Consider name hierarchies and brand architecture before naming a product or service.
In other words, spend some time thinking about what you’re naming and the long-range implications of that name on your company’s portfolio of offerings, current and future.
Name hierarchies have to do with a product or product line line and how it “fits” within a company’s family of products, product lines, product models, product styles and product extensions.
Brand architecture addresses the structure of brands within a company’s portfolio of products and services. For instance, will the corporate brand, aka master brand, dominate or assume a background role to product brands. It also considers co-branding under the corporate umbrella and with strategic partners. The internal organization – division, subsidiary, department, function, technology or other brand-associated structures – also needs to be known and considered. These questions are strategic in nature. That means chief executives need to provide guidance here.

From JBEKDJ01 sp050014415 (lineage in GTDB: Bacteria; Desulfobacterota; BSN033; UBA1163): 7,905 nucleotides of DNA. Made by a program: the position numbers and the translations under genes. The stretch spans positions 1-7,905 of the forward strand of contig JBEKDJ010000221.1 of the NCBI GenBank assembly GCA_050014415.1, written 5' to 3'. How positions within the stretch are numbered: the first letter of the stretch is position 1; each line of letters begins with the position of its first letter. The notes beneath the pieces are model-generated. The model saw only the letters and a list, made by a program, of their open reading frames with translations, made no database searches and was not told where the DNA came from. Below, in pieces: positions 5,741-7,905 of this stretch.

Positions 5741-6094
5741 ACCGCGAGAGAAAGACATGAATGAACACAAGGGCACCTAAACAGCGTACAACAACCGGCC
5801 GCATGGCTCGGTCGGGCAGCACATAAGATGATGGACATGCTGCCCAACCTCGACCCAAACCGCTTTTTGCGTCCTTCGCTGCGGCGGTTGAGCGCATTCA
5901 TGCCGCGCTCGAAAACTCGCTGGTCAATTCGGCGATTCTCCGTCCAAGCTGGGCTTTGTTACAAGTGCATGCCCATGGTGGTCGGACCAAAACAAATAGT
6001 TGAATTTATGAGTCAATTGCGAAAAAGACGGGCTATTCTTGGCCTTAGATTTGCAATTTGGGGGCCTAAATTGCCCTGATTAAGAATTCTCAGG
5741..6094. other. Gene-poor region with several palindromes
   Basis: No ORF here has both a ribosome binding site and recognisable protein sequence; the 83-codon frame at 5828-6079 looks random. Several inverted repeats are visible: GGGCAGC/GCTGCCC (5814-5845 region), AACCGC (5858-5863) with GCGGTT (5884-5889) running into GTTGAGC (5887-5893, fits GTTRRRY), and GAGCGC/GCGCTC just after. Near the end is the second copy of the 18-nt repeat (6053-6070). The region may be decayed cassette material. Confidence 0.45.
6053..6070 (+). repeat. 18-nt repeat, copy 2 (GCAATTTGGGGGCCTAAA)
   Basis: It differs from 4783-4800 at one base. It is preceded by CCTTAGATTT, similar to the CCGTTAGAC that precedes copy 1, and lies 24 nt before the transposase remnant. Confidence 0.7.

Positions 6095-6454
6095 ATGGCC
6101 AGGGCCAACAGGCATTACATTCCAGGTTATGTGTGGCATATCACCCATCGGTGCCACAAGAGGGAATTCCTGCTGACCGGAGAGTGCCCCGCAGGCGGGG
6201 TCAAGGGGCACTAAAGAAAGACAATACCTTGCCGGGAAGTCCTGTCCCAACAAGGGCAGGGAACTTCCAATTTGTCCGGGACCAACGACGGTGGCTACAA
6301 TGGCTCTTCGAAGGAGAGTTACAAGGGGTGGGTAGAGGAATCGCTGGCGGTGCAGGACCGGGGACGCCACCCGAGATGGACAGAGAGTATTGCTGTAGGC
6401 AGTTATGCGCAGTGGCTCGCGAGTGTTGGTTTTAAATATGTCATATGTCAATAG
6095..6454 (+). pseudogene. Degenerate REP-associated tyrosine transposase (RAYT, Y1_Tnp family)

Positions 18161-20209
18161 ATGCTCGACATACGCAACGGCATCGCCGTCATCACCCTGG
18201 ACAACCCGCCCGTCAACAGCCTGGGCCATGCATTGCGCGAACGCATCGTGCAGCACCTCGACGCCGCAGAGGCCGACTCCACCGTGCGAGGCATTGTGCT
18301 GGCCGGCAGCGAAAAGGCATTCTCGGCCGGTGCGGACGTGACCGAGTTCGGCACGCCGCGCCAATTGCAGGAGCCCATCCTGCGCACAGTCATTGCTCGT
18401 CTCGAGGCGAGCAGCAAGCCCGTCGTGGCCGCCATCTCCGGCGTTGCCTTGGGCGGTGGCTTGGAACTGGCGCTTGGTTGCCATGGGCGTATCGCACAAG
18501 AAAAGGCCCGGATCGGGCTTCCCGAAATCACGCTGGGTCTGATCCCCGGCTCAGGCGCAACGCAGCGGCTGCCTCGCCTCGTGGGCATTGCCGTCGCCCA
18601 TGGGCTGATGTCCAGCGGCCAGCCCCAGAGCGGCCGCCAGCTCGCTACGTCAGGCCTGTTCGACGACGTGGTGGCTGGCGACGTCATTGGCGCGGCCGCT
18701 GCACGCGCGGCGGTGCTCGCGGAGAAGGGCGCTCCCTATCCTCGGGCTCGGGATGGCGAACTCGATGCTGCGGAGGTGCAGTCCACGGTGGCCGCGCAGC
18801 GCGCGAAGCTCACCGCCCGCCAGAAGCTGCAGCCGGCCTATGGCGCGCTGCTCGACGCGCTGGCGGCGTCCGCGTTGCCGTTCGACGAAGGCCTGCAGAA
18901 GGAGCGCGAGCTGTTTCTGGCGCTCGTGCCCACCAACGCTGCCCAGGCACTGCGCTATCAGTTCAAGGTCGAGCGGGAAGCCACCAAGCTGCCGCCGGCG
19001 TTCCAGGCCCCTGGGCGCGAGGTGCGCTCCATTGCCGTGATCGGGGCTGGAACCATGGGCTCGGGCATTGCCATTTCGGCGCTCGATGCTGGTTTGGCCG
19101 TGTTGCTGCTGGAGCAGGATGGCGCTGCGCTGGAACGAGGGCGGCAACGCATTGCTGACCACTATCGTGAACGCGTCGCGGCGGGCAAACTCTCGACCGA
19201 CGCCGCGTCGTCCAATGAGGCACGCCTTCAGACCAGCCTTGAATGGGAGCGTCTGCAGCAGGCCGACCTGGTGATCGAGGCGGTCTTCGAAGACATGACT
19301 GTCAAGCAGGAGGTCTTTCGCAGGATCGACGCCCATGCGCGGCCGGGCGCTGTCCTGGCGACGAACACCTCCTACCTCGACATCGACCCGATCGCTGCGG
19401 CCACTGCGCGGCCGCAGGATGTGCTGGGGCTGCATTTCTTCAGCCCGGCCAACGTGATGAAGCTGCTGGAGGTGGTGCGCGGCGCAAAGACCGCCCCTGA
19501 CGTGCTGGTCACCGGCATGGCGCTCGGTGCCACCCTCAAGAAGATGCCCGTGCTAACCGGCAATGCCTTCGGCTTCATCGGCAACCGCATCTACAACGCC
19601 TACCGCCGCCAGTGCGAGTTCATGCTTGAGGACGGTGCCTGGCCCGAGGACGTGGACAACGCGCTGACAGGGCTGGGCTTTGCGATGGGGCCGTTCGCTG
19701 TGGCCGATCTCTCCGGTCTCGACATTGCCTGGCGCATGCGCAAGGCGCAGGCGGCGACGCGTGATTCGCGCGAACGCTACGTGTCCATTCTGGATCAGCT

Here’s a simple set of classifications I ask my clients to consider so both of us know the scope and implications of a naming project.
Is the new offering…
Market-specific, multiple application
General-market, multiple application
Member of existing product/service family
Unique product/service bearing no relationship to existing products/services
Unique product/service that replaces an existing product/service
A new family of products/services
This is an example of “first things first”.